Phase 4 now open

These rolling hills, expansive vistas and winding streetscapes form the backdrop for the 100 families who have moved in over the last four years or so. Over the years, Braestone has expanded with more facilities and more families, and today, it’s into its successful fourth phase. Comprised of 20 homesites on a selection of valley and ridge lots ranging from approximately half an acre to more than one acre in size, this new phase offers families an escape from the hustle and bustle of city live with all of the conveniences they need close by.

Braestone’s homes are inspired by the quaint farmhouses and barns that dot the Oro-Medonte countryside and have an architectural style that is sophisticated, timeless and simple in detail. Traditional pitched rooflines and extra deep soffits, integrated with generous porches and lit by authentic gas-burning lanterns create truly charming elevations and inviting streetscapes.

Inspiring models and finishes

Six inspiring main models are available with various elevations – The Cumberland, The Clydesdale, The Morgan, The Belgian, The Thoroughbred and The Oldenburg – ranging in size up to 3,263 sq. ft. These bungalows and two-storey homes come with two-, three- and four-bedroom plans and offer optional lofts and optional finished coach houses.

The homes have been designed using a “continuation architecture” approach, with principal rooms at the home’s core, resulting in more majestic homes with wider, more expandable and more interesting layouts that better complement Braestone’s large acreage lots. Strict architectural guidelines for exteriors ensure a consistent look with the high level of quality that defines Braestone.

Premium interior finishes include vaulted ceilings in Great Rooms, stained treads and stair railing, modern farmhouse cabinetry with granite kitchen countertops, luxurious deep soaker tub in master bathroom, full glass showers, premium engineered hardwood on main floor, high-efficiency furnace, and lots more.

The Remarkables – extraordinary amenities

Braestone’s Remarkables are simple and timeless amenities that have grown naturally out of the community’s own unique and magnificent landscape. These amenities include horse paddocks, future Starfall park for star gazing, Nordic skiing, a maple sugar shack, orchard and berry picking and more. There are literally dozens of Remarkables that differentiate and define Braestone as a special community.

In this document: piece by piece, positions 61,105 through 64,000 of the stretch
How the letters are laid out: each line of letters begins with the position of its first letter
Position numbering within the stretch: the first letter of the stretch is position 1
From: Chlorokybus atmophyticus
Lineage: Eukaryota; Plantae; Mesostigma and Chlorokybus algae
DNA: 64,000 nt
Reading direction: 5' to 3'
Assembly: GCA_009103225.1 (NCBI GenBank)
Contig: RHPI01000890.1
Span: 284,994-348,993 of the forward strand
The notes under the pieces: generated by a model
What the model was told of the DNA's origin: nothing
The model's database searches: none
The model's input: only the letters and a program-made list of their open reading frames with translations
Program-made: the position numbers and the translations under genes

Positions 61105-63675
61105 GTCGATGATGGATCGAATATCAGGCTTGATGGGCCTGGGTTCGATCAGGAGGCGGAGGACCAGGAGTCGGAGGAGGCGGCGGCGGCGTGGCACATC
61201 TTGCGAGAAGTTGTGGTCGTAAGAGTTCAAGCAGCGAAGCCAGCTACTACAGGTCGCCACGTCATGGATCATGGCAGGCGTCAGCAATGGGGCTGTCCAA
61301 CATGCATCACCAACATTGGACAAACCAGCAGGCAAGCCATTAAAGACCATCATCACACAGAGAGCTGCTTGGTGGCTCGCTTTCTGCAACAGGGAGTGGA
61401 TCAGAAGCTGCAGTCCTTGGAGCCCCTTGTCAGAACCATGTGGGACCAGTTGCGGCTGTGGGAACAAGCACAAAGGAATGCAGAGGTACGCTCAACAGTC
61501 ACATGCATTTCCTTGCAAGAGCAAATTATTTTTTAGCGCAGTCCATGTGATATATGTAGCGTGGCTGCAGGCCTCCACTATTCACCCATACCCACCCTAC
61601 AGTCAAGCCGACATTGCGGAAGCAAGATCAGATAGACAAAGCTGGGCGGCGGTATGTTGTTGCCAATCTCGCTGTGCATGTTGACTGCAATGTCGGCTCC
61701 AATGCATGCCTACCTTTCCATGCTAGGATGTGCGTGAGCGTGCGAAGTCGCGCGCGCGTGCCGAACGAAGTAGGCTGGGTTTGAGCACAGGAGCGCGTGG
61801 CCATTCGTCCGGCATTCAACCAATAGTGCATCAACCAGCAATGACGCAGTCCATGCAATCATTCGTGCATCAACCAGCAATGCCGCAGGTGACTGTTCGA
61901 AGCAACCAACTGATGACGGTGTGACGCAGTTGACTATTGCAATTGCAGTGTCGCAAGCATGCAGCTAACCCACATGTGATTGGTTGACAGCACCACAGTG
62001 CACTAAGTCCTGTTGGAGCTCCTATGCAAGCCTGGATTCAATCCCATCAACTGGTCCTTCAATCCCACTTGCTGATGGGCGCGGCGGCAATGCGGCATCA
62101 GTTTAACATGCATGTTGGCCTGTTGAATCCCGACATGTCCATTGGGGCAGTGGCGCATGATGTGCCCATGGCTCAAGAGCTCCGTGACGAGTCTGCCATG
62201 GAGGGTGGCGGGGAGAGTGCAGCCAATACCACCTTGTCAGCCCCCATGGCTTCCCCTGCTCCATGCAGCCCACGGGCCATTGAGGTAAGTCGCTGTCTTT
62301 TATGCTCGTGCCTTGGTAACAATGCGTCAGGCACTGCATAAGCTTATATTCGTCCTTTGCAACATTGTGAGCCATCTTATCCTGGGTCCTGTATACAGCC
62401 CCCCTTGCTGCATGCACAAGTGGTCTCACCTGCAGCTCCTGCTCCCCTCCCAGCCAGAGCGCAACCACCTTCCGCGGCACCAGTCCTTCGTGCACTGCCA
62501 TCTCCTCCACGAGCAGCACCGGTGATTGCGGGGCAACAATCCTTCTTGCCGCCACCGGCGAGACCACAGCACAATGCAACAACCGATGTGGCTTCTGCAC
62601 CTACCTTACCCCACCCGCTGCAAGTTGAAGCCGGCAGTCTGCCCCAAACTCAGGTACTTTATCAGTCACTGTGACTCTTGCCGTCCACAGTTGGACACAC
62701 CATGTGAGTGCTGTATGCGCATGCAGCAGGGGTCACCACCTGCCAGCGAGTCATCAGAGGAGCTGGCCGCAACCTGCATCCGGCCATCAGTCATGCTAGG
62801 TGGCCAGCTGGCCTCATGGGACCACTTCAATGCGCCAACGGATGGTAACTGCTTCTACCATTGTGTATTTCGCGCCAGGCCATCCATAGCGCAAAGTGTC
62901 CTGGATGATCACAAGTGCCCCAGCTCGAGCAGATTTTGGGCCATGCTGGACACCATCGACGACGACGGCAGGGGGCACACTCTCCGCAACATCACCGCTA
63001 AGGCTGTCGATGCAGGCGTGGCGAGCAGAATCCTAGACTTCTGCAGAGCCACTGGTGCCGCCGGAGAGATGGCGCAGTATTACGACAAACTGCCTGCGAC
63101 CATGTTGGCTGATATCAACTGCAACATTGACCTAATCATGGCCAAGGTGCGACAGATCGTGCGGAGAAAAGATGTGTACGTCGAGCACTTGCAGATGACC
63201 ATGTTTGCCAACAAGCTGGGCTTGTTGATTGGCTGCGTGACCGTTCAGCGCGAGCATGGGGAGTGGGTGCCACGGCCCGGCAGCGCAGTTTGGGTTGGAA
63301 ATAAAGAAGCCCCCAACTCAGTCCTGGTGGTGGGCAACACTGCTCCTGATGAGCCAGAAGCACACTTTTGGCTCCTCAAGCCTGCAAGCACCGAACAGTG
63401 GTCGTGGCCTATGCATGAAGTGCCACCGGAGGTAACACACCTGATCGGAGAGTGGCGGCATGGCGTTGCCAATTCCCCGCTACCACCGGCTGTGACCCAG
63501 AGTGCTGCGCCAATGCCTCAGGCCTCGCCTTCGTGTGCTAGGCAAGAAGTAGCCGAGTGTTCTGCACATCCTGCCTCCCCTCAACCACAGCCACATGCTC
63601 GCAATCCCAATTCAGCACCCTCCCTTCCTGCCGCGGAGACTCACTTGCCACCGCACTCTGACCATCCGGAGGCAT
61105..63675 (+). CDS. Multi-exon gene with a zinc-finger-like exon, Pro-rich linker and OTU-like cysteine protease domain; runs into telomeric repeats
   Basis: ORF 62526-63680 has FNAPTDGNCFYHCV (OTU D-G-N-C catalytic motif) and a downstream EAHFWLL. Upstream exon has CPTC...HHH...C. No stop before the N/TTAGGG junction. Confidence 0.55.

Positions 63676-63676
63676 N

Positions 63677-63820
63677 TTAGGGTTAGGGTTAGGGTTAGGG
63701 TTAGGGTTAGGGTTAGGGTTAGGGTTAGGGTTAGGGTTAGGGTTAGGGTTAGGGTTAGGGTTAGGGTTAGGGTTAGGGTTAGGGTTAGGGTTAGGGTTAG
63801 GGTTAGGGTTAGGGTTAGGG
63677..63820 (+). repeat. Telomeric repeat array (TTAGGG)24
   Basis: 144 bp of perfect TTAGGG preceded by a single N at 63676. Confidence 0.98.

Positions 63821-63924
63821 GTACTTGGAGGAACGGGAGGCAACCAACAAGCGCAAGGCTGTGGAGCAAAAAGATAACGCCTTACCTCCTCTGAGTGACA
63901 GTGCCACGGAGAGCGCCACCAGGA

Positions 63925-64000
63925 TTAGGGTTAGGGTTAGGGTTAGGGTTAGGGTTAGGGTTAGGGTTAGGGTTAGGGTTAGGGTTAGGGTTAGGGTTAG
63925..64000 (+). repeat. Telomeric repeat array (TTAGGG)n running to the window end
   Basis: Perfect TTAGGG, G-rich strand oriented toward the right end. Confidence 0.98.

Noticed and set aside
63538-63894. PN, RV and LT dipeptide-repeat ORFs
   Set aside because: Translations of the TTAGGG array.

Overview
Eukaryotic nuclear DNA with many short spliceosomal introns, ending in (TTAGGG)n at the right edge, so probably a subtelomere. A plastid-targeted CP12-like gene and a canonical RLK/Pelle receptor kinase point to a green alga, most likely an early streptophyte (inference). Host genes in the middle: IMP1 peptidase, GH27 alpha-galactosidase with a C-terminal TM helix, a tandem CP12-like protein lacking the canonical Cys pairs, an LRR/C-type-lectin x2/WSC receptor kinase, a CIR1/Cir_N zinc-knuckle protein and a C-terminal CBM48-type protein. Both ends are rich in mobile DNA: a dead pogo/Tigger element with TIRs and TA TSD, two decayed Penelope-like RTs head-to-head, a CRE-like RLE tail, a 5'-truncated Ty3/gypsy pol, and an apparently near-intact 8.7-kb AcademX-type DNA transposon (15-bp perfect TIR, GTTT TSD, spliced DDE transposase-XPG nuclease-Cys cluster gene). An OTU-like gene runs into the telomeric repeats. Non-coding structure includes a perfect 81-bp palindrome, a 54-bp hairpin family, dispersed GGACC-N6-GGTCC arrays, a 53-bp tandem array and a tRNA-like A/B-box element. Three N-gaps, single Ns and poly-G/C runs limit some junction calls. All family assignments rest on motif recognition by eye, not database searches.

One of Braestone’s most popular Remarkables is the Sugaring Week, which happens every spring. The event draws Braestone residents out to the woods and to the charming Sugar Shack to enjoy the age-old practice of tapping maple trees and boiling the sap to make syrup. This sweet tradition takes place year after year – many tree farms across Ontario have been tapping the same sugar maple for more than 100 years.

Another extraordinary initiative is the neighbouring Braestone Farm, where on 108 acres of fertile land, pumpkins, berries, apples and more are grown. In this peaceful pastoral setting, families have an opportunity to access and experience first-hand a vanishing way of life in Ontario.

Though Braestone lies in the heart of the countryside, it’s just minutes from a wealth of urban amenities. The neighbouring historic community of Orillia is just 10 minutes away and offers small-town charm with modern day conveniences. Within a 10-minute drive from Braestone you’ll discover fabulous dining, hiking, boating, skiing, golfing, shopping and more to suit each and every lifestyle.

Nearby amenities include Horseshoe Valley Resort, Moonstone Ski Resort, Blue Mountain Village, Braestone Club, Settlers Ghost Golf Club, Copeland Forest, Hardwood Cross Country Ski and Bike. Ontario’s famed Muskoka and cottage country is less than an hour away. Lake Simcoe Regional Airport is just 15 minutes away and Toronto Pearson International Airport is just slightly more than an hour from Braestone.

Winner of the Best New Home Community Award by Canadian Home Builders’ Association, Braestone offers families a refined upcountry lifestyle in harmony with nature. Phase 4 is now open, with homes from the mid $700,000s to low $1 millions.

GEORGIAN COMMUNITIES
Braestone

Visit the Discovery Centre, located at 3288 Line 9 North in Oro-Medonte. For further information visit the website.


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Affordable Energy Efficiency

Affordable Energy Efficiency

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Affordable Energy Efficiency

Images courtesy of Butterwick Construction & Carpentry Ltd.

Newly built Canadian homes have been steadily increasing in energy efficiency over the years – a code-built home today is 47% more efficient than one from 1985. Still, the Canadian Home Builders’ Association (CHBA) and its members are hard at work pursuing still greater energy efficiency innovations for voluntary adoption, while at the same time advocating that regulation wait until next levels don’t reduce affordability. But to truly address climate change in the housing sector, it is the existing housing stock that needs to be upgraded. Enter CHBA and its leading members again, as the pursuit of innovation for affordable deep energy retrofits working all the way towards net zero renovations kicks into gear.

Increasing Energy Efficiency in New and Older Homes